The European Central Bank raised interest rates by a record three-quarters of a percentage point on Thursday and promised more action to come as it struggles to contain the inflationary fallout of the invasion of Ukraine by Russia and the ensuing energy crisis.
This decision will bring the reference rate of the 19 countries using the euro to 0.75%. It follows the decision of the central bank first hike since 2011 in July, when rates were cut to zero after years in negative territory. It expects a rate hike over the next “several meetings”, the ECB said in a statement.
“The Governing Council has taken today’s decision and expects to raise interest rates further, as inflation remains far too high and is expected to remain above target for an extended period,” he said. added the ECB.
Eurozone inflation hit 9.1% in August, driven by soaring energy costs and rising food prices.
Europe has been trying to wean itself off Russian fossil fuel exports since the February invasion. Moscow responded by reduce natural gas flows to Germany and other EU countries, driving up prices and forcing governments to spend hundreds of billions to subsidize business and household bills.
Inflation, high for decades, is already taking its toll: recent surveys suggest that business activity fell in August for the second month in a row, with Europe’s largest economy, Germany, suffering a particularly sharp decline marked. The region’s gross domestic product, the broadest measure of its economy, could contract in the third quarter. Economists warn that a European recession is looming.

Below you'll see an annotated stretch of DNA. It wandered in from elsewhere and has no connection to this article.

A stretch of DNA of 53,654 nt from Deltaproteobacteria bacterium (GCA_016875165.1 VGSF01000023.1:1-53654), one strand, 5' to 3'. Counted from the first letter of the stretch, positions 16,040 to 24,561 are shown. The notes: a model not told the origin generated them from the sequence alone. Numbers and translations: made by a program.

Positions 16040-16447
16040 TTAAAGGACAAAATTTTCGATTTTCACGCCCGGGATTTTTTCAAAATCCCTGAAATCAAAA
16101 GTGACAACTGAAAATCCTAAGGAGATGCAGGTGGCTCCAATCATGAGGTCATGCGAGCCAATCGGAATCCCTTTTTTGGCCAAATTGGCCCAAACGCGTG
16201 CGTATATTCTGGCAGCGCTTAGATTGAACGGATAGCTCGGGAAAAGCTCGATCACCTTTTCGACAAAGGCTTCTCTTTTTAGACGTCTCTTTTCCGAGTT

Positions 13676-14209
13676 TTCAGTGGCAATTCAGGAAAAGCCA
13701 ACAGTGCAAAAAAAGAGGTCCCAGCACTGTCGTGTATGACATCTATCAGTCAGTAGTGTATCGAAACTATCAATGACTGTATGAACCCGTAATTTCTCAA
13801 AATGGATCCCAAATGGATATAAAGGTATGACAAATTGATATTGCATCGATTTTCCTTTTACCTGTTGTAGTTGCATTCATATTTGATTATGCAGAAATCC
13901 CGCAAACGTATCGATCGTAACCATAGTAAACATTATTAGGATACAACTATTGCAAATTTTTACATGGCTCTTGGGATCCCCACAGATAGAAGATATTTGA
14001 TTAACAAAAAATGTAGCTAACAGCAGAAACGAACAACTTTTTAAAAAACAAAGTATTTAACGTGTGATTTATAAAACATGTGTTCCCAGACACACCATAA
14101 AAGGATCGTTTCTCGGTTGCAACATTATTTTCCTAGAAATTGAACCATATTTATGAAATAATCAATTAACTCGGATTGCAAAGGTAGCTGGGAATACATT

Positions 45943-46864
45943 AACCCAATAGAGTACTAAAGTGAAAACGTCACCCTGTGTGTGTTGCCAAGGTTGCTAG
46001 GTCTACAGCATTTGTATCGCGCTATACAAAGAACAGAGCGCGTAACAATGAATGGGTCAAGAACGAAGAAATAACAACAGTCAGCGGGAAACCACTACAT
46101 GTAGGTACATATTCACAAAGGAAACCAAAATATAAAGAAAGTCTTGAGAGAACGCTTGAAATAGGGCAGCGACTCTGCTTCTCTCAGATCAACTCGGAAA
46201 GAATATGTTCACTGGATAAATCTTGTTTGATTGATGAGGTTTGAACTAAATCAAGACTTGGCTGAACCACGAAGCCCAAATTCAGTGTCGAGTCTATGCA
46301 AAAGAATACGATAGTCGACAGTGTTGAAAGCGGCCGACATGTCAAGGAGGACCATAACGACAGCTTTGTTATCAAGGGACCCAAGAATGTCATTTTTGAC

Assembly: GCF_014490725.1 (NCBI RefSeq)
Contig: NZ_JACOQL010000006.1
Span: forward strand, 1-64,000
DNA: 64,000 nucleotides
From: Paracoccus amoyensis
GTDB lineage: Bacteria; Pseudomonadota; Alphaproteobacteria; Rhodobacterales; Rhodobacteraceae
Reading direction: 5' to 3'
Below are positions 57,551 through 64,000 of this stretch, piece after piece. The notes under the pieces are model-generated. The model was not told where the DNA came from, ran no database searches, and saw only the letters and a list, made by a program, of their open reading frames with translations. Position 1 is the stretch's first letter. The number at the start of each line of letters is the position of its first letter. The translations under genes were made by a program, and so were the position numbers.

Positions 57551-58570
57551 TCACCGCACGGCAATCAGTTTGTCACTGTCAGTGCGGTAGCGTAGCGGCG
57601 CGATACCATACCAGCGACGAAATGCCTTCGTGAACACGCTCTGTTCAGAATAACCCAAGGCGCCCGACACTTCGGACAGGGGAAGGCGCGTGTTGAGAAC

But the central bank fears the energy price shock is already fueling expectations of higher inflation over the medium term. This could make the task of bringing it back to the ECB’s target rate of 2% much more difficult.
“Price pressures have continued to build and spread across the economy, and inflation could rise further in the near term,” the ECB said.
It now expects inflation to average 8.1% this year and 5.5% in 2023, up sharply from its previous forecast. Economic growth, meanwhile, would be weaker than expected at 3.1% this year and just 0.9% next year.
“There seems to be general agreement that higher rates are needed to keep higher inflation from taking hold, although [Russian] President Putin is already creating a lot of slowdown in the European economy,” said Kit Juckes, strategist at Societe Generale.
Speaking to reporters, ECB President Christine Lagarde acknowledged that under a “pessimistic scenario”, including a complete suspension of Russian gas to Europe and widespread energy rationing, Europe would would collapse into a recession with the economy contracting by 0.9% in 2023.
“It still seems likely that once the ECB realizes the depth of the recession we expect, it will suspend rate hikes at some point in early 2023,” noted Holger Schmieding, chief economist at Berenberg.